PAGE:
the family home after admitting to shagging a close female asso-
ciate, Mr Johnson was effusive about Mr Davidson's influence on
his behaviour.
"Jim is a wonderful human being and his knowledge and involve-
ment in our multicultural society is proving very helpful to me.
Alright, so he is infamous for his jokes about women, ethnic mi-
norities, gay and disabled people but it's all good clean fun. I
know he isn't prejudiced against these groups and I am finding it
particularly useful when he introduces his Jamaican alter ego
Chalky White. His accent and mannerisms are truly authentic."
Diversity training is a new venture for Mr Davidson who has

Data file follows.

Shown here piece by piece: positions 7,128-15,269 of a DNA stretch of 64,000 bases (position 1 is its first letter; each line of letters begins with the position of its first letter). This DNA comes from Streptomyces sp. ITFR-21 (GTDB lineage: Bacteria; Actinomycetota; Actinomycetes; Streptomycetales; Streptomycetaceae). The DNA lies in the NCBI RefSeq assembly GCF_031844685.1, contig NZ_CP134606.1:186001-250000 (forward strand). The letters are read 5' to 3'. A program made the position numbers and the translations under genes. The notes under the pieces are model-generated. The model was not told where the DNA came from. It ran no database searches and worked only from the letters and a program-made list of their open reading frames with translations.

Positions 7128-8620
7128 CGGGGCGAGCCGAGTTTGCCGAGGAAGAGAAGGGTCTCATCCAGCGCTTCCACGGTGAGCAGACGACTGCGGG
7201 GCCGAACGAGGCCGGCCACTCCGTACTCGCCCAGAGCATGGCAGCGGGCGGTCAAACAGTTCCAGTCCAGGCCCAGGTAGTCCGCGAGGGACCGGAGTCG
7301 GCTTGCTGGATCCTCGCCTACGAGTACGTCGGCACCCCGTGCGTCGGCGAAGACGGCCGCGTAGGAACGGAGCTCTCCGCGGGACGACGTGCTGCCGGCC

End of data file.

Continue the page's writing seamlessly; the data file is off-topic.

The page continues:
recently been developing adult pantomime shows such as Boobs
in the Wood and Sinderella, both of which have played to sell-out
audiences in Essex.
Ethnic Minority Figure Needs To Be On New £50 Note, Say
Ethnic Minority Figures
More than 200 people have signed a letter published in today's
Sunday Times, saying that a figure from the 'black and ethnic
minority community' should feature on the new £50 note.
Last month, the Bank of England asked the public to nominate a
British scientist for inclusion on the new note, and names already
nominated include computer pioneer, Alan Turing, the late physi-
cist, Stephen Hawking, inventor of the telephone, Alexander Gra-
ham Bell, and Science teacher, Moys Kenwood.
But today's letter in the Sunday Times, signed by people of no
less stature than the unknown (to me) Lord Victor Adebowale,
and controversial Question Time panellist, Baroness Sayeeda
Warsi, states that it is high time that the black and ethnic commu-
Trump To Install Machine Gun Nests Along Mexican Border
President Donald Trump moved quickly today, to reassure resi-
dents living close to the US border with Mexico that, as soon as